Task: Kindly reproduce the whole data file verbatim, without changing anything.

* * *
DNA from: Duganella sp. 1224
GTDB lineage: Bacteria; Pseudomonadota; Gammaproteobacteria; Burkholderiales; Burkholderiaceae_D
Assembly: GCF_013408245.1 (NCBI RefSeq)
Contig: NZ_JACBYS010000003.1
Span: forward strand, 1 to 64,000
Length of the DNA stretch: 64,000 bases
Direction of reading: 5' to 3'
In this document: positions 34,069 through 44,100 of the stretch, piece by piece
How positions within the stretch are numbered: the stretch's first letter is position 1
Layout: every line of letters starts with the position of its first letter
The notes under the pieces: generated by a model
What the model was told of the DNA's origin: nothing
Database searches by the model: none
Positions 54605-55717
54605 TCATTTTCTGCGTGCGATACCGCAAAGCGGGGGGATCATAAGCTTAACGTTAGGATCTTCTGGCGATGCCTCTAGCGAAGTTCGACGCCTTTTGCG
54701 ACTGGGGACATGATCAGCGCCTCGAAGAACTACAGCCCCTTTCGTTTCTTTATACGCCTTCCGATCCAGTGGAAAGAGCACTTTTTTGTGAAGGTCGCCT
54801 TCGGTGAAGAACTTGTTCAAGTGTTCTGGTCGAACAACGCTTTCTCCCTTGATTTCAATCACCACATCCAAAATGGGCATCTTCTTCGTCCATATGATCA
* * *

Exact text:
DNA from: Duganella sp. 1224
GTDB lineage: Bacteria; Pseudomonadota; Gammaproteobacteria; Burkholderiales; Burkholderiaceae_D
Assembly: GCF_013408245.1 (NCBI RefSeq)
Contig: NZ_JACBYS010000003.1
Span: forward strand, 1 to 64,000
Length of the DNA stretch: 64,000 bases
Direction of reading: 5' to 3'
In this document: positions 34,069 through 44,100 of the stretch, piece by piece
How positions within the stretch are numbered: the stretch's first letter is position 1
Layout: every line of letters starts with the position of its first letter
The notes under the pieces: generated by a model
What the model was told of the DNA's origin: nothing
Database searches by the model: none
Positions 54605-55717
54605 TCATTTTCTGCGTGCGATACCGCAAAGCGGGGGGATCATAAGCTTAACGTTAGGATCTTCTGGCGATGCCTCTAGCGAAGTTCGACGCCTTTTGCG
54701 ACTGGGGACATGATCAGCGCCTCGAAGAACTACAGCCCCTTTCGTTTCTTTATACGCCTTCCGATCCAGTGGAAAGAGCACTTTTTTGTGAAGGTCGCCT
54801 TCGGTGAAGAACTTGTTCAAGTGTTCTGGTCGAACAACGCTTTCTCCCTTGATTTCAATCACCACATCCAAAATGGGCATCTTCTTCGTCCATATGATCA